Beginning in 1969, Monty Python took the world of comedy by storm, forever raising the bar for surrealist comedy. The five remaining members of the British troop recently put their collective persona to rest with their final stage show, but after 45 episodes of Flying Circus and three original movies, they’ve already irrevocably changed the world. As life imitates art, life can also imitate laughs, and vice versa.
10The Funniest Joke In The World
The very first episode of Flying Circus contains a sketch featuring the so-called “Funniest Joke in the World.” Developed by British manufacturer of jokes Ernest Scribbler, played by Michael Palin, the joke is translated into German to be used as a weapon during World War II. It’s so funny that it literally kills people. The translation (Wenn ist das Nunstuck git und Slotermeyer? Ja! Beiherhund das Oder die Flipperwaldt gersput!) might be gibberish, but there’s more to it than meets the eye.
It turns out that the premise is sound—it’s entirely possible to die laughing. The stress of hard, continuous laughter can aggravate certain preexisting conditions, causing cardiac arrest and rupture, esophageal rupture, asthma attacks, severe headaches, and ruptured hernias. It can even dislocate someone’s jaw.
There are plenty of stories about people dying from laughter, including an ancient Greek philosopher named Chrysippus who supposedly died while laughing at a drunken donkey and a Danish doctor who did the same while watching A Fish Called Wanda—a movie that, eerily, stars two Python members. A case study from all the way back in 1898 details the experience of a 13-year-old Italian girl who suffered heart failure from laughing too long.
There is, in fact, a funniest joke in the world, too. British researcher Richard Wiseman started a project called Laughlab in 2001 in an attempt to determine that exact thing, the results of which were featured in a book published in 2014 called Ha!: The Science of When We Laugh and Why by Scott Weems. Wiseman asked one million people to rate the humor of various things. If you’ve ever wondered what animal is considered the funniest, the answer, scientifically, is a duck. Without further ado, the funniest joke in the world, as determined by science:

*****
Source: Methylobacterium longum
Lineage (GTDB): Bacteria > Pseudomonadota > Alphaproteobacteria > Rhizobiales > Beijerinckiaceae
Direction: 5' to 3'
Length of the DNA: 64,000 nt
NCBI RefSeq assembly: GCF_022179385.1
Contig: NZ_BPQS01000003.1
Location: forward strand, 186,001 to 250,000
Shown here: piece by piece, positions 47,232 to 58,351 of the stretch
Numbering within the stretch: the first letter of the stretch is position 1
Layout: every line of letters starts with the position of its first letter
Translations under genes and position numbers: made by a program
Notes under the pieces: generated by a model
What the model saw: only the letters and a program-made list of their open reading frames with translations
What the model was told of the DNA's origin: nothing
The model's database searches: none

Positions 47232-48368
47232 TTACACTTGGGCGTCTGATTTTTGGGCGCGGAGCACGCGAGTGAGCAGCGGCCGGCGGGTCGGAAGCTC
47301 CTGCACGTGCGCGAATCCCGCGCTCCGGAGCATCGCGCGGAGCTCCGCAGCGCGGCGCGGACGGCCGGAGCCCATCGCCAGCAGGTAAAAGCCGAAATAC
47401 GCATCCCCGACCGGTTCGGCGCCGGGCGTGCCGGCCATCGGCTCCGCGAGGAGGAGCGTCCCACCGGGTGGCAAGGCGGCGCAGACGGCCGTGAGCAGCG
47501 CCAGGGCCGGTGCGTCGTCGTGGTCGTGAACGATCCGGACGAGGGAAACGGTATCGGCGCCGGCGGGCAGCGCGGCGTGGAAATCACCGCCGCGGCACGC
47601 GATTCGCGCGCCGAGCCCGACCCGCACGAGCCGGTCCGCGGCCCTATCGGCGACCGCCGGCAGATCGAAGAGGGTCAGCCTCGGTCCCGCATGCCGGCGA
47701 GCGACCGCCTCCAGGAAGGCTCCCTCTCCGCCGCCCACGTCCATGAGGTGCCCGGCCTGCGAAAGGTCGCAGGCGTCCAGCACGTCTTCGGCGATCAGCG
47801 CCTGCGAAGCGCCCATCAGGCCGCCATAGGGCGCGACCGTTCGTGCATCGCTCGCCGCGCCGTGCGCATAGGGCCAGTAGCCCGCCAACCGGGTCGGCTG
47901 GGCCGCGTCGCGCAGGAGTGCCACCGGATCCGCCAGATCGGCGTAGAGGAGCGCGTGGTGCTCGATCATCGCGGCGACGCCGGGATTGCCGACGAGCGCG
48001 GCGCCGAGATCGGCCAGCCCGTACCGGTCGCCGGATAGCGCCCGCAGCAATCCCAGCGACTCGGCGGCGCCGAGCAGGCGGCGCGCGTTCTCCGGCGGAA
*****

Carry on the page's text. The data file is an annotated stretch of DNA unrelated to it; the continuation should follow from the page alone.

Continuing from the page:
Two hunters are out in the woods when one of them collapses. He’s not breathing and his eyes are glazed, so his friend calls 911. “My friend is dead, what should I do?” The operator replies, “Calm down, sir, I can help. First make sure that he’s dead.” There’s a silence, then a loud bang. Back on the phone, the guys says, “Ok, now what?”
9The Llama Sketch
In the sketch known as the “Llama Sketch,” John Cleese warns us about the dangers of llamas. He cautions that llamas are bigger than frogs, live in rivers like the Amazon, have beaks for eating honey and fins for swimming, and most of all, can be extremely dangerous.
Oddly enough, he’s not entirely wrong. Male llamas that are bottle-fed and over-handled when they’re young can become unnaturally attached to their humans. This can sometimes result in the appropriately named Berserk Male Syndrome, or Aberrant Behavior Syndrome, in which the llama becomes insanely territorial upon reaching adolescence. It charges, pushes, shoves, steps on, and even bites humans. Since male llamas have six incredibly sharp teeth that are used solely for fighting, the damage a llama can do can actually be pretty extensive.
Behavior modification can curb many of these berserk tendencies, but some attacks don’t have happy outcomes. In 2007, an Oregon mother and daughter barely escaped alive after being kicked, bitten, and spit on by a llama. It ultimately took five people to restrain the animal, which was euthanized after the attack.
8The Pornographic Bookshop